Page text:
“I had a look at your blog and I love your style of writing and your voice. I think you’d be a perfect fit for my website.”
This was the first I heard about my writing voice. I didn’t know I had one. Nevertheless, I gladly accepted the invitation by Donna Barker, owner of www.writewomanwrite.com and also the person who invited me to be part of the Creative Women Summit, to write a few guest posts.
The problem with a writer’s voice is that it sounds different to everyone
Of course, when it came down to writing the promised article, I realised I had to live up to the site owner’s idea of my ‘voice’. Now my articles had to sound like something mysterious that she identified in me that I wasn’t aware of, even though, over the last decade, I’ve had crime-based short stories and freelance articles published in magazines in three different countries and my guest blogs have been featured in a variety of online spaces. I’ve even written and produced a children’s meditation cd, and I maintain a weekly blog all without being able to identify my ‘voice’ as a writer.
So how important is it, really?
What is a writer’s voice?
It’s simply the personality that comes through when we’re writing our story or non-fiction piece. Obviously, in fiction, there are many “voices” for the characters, but in non-fiction, it’s usually only the author’s voice.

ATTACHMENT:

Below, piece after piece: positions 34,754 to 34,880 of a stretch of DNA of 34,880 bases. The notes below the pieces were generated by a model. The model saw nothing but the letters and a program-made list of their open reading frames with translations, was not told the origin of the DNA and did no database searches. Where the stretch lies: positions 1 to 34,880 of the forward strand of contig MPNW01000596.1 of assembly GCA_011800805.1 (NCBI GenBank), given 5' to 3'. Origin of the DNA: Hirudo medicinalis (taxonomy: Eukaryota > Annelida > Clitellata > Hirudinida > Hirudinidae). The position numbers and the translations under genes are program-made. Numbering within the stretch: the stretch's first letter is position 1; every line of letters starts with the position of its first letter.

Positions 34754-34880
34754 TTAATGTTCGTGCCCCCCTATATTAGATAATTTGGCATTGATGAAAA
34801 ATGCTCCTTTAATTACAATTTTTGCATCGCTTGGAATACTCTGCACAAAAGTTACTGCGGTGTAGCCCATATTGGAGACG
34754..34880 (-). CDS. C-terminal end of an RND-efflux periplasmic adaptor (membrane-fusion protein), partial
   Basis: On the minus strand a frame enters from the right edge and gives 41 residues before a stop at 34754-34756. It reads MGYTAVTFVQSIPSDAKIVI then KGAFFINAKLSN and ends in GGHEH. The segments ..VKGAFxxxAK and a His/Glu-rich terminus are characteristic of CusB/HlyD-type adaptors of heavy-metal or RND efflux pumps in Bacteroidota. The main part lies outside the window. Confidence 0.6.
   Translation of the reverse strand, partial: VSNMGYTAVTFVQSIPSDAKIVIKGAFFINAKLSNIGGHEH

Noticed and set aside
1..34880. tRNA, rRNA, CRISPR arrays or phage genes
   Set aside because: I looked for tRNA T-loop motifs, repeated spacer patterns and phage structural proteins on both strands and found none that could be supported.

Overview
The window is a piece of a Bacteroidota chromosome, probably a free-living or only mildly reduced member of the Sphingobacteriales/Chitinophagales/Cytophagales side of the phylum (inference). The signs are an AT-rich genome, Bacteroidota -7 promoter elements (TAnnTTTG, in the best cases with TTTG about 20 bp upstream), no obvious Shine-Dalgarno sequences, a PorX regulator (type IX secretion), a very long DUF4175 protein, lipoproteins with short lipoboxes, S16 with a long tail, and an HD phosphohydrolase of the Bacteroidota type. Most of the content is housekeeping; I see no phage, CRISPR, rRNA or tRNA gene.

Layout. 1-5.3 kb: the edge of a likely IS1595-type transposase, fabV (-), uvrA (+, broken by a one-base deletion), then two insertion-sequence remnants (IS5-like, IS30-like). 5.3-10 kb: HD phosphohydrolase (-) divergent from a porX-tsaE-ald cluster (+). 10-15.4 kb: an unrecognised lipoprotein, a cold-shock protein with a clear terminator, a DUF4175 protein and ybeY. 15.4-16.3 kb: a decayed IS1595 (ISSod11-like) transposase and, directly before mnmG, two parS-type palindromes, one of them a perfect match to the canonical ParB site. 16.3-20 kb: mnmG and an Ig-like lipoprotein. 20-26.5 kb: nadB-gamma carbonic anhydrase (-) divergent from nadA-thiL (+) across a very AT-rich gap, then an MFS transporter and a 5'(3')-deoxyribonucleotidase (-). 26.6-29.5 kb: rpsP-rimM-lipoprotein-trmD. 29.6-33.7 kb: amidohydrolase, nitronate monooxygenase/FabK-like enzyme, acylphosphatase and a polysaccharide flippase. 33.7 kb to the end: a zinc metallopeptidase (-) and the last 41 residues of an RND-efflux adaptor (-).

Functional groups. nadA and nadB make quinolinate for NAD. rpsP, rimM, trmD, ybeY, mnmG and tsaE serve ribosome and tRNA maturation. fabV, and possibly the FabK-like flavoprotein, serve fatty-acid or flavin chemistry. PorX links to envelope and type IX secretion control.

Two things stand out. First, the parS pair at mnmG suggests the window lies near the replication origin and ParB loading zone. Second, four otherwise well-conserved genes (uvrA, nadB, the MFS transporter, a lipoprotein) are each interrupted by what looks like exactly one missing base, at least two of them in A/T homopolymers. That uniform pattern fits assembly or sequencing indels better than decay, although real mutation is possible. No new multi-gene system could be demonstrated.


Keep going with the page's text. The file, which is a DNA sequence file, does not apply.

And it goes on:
To me, the writers’ voice is what makes me like an article, or dislike it, and unless the article has some super-duper information in it that I absolutely need to know, the voice of the writer will determine whether I bother to read the entire thing or close it and move on.
So it would seem that the writers’ voice is quite an important aspect of writing to take into account, especially in this age of mostly scanning instead of attentive reading,
Yet, I never gave the idea of knowing my writers voice much thought, even though I’m primarily a non-fiction writer. The reason is simple: every time I sit down to write it feels different. My writing doesn’t always come from the same part of me, and so I accepted it as normal that my ‘voice’ would change as well.
So the question, “How important is it, really,” has still not been answered.
The you that is writing is not you
Earlier this week, I picked up a copy of Marcel Proust’s In Search of Lost Time, Volume 1. In reading the introduction by Richard Howard, I found the perfect explanation for why it’s not important to have an identifiable writing voice (quirky, serious, tongue-in-cheek, offensive, long-winded, lyrical… any label to do with attitude, tone of voice and personal style.)
Howard explains that, in the book, the narrator might be named as ‘Proust’ once or twice but this ‘narrator Proust’ shouldn’t be confused with the same Marcel Proust who wrote it (even though, technically, they are the same).
He says that the Proust who writes is a form of Proust that reveals itself through the writing because the Marcel Proust that is writing isn’t the same as the Marcel Proust that goes about daily life. It might be the same hand that he eats with that also does the writing, so it’s the same physical person, but the personality of the person changes when writing.
Which seems to me to imply that our writers’ voice would also change.